or you don't get the reason why someone would do a trickster that which is more a show of your shortsightedness rather than their dickishness.

no! its not like trickster's are a cultural archetype found from Asian to Western culture and myth or anything... like its one thing to say you don't like bad writers, but bad writers fuck up everything so that doesn't apply to trickster archetypes.
 
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Zeev

thinking is itself struggle
#23
As for characters traits that people male or twisted/fake/perverted archetypes I hate.


Mary Sues are an easy one to rag on, but I've noticed they are becoming phased out more another more toxic shit show of an archetype.

Shy butterfly types that are "misunderstood" and "unstable" even though they are just written like flutterass from My little degenerate, or some other useless character that is more there to be a drag than anything, I'm own to see people not as their weakness but just having weakness, but Shy butterfly's are just self loathing enough for me to despise them entirely.

Anime Edgelords, I can deal with edgelords, that's solved by giving them a cold dose of reality. all that angst, fury, and edge isn't going to save them from getting their head smashed in.

but Anime Edgelord types are just OP enough to have that little problem solver thrown out the window, as their soul sucking demon mega revival powers prevent them from ever suffering failure to any degree outside their own **deeply tragic backstory**
 
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#24
I love tricksters. And in some stories they're a great additive, depending on the personality. One of the things I've recently done is a genie.
Now I know, a Genie by it's very nature is very OP. I mean, the bastard can make any wish come true with the snap of a finger right? Well, you're probably thinking about the Alladin Genie, with has a very adorable showbiz friendly personality that makes him understanding. But what if the personality made this OP ability a diffficult thing to use?

Some people have seen Once Upon a Time. (an Ok show. the plot is a bit shallow--but then again, I'm used to Stephen King) In it is Rumpeltstiltskin. He is a complete trickster who can make any wish come true and he usually picks out the needy and naive for his dastardly deals. He doesn't value gold, no, so his price for fulfilled wishes tends to be something non-currency based that the person in question is not gonna like.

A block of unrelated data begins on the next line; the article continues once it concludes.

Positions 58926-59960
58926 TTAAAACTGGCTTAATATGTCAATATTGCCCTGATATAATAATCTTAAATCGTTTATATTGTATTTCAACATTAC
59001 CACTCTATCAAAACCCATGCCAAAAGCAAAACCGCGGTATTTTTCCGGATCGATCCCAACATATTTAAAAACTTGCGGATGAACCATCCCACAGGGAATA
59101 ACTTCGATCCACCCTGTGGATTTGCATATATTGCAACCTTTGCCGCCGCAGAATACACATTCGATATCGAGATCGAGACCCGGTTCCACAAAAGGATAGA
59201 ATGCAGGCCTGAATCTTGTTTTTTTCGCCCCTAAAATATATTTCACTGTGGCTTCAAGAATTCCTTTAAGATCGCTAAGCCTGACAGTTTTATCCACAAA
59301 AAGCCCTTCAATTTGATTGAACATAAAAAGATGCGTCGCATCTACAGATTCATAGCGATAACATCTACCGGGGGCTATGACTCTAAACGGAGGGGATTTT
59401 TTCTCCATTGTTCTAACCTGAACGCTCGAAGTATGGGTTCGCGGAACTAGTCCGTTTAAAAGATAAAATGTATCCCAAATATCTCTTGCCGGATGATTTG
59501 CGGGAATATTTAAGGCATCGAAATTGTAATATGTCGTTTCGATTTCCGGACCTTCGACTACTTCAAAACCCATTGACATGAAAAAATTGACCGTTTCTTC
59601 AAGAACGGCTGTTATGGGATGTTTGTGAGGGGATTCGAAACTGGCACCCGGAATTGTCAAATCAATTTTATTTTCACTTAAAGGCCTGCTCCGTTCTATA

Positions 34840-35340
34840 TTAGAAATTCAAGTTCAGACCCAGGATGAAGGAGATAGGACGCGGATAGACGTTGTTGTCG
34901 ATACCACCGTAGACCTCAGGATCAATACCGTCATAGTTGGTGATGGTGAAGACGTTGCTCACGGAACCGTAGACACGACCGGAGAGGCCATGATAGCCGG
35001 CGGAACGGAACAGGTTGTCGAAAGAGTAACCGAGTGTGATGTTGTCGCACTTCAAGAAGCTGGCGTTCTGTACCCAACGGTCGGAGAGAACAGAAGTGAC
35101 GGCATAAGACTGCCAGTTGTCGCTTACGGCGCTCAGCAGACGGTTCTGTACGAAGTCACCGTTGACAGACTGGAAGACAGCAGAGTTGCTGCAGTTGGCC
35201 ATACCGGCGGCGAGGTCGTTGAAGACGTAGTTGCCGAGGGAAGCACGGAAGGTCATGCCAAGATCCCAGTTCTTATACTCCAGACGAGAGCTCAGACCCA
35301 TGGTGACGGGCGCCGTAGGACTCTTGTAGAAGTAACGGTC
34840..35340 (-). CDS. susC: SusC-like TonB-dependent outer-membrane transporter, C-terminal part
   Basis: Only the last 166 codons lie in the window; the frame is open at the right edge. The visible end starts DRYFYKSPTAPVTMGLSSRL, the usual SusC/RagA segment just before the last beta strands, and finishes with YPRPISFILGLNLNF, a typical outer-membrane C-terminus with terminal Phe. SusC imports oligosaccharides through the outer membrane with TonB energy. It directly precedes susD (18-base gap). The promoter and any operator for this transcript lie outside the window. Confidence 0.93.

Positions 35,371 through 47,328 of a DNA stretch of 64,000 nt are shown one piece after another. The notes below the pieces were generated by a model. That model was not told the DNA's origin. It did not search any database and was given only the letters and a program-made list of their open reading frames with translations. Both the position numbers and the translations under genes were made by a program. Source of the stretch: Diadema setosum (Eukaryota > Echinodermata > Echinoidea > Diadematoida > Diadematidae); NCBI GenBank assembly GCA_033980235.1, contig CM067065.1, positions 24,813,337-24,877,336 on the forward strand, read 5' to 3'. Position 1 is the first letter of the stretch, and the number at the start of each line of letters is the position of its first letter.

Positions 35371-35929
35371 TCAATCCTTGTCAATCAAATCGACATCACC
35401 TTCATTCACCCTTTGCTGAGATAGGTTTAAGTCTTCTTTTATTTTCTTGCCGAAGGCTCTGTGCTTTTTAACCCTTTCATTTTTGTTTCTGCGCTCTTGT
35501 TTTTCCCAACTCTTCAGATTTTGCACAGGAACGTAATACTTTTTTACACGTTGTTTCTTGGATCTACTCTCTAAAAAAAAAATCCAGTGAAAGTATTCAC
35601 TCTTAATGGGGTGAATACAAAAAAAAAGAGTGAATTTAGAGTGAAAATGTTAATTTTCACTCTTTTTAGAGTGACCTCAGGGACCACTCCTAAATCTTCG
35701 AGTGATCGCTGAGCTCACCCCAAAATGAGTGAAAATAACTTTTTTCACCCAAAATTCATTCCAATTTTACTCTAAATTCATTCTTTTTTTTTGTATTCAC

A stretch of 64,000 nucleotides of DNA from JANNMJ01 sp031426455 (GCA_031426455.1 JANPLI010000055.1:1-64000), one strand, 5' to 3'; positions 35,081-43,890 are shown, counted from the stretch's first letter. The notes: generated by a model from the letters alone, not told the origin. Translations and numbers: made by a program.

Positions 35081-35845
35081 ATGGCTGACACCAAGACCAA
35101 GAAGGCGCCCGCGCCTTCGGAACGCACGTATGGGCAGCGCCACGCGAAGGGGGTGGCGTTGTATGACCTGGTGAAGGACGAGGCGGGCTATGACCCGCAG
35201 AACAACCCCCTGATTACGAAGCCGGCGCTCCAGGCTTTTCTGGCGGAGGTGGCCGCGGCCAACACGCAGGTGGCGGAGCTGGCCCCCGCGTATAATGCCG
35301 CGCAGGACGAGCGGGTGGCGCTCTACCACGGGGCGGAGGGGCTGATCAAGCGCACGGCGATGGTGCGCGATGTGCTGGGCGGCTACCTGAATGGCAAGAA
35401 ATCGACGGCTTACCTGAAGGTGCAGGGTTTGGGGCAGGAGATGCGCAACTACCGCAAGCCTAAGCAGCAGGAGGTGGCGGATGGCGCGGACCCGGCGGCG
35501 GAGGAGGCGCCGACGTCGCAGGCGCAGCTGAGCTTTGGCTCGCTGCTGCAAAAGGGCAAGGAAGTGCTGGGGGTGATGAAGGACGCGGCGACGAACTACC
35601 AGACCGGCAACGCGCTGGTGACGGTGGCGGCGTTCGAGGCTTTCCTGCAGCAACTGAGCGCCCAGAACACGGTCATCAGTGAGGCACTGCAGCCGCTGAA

I decided to derive a little inspiration from him, and apply what I know about credit cards to these Genie. And to make it more unpleasant, they'll pick your words apart so you have to be really specific and carefull with your wording or you might get the wrong wish granted. But the Genie never uses his/her power unless a wish is made. I figure these guys are immortal and can make anything happen, so how are they gonna bring any sort of meaning to their lives? SO they fuck with people to entertain themselves.

I like to think of this as yet another example of a potentially OP character getting a few dampers put in place. In some cases, a well thought out personality can be a damper itself. And as @Zeev has pointed out, it takes a good writer to portray a good character no matter what.

What are other people's thoughts?
 
#25
Hello there RPN!

I am back with another inquiry! (Get ready, these jokes are going to be laid on thick throughout my reign)

So, one thing that I have noticed through my years of writing, reading, and roleplaying is that I have a limit when it comes to characters. There are certain elements that can be pushed so far before I break and immediately want to throw that character from a top story window.

One of the breaking points for myself is when I feel that they are slowly becoming disgustingly perfect. Good at everything. Somehow are better at something they did not even know existed until hours before than people who have trained their entire lives. And they are always right.

But that is only MY personal breaking point. And I have others, I have many others.

My question to you is, what is YOUR personal breaking point? What do you hate in a character the most? And to keep the positivity, feel free to include what you love as well!
*cough* Rey from Star Wars described perfectly well in the bold *cough*

I honestly hate the 'forced connection to a canon' type for one. Like for example if we're doing a fandom RP and you want to include OCs, that's fine and all so long as the canons get their spotlight..but when you make it out like 'Oh I'm Edward Elric's long lost cousin's uncle'. It's a hard pass for me.

I've yet to ever see that type of OC done well where they're related to a canon. It ALWAYS is a disaster from my experience.

Another one I hate is the 'edgy tragic backstory just for edginess sake'. We get it, you're angsty...but making a character mopey and traumatized just for the sake of it has always been annoying to me. Tragic backstories are sooo overdone imo.

Granted I've just lately got up the courage to forge my own OCs and feel like they're my own and not just knockoffs of some canon I like. Constantly comparing my OCs to canons and thinking I'm ripping them off was preventing me from flourishing as an RPer I feel.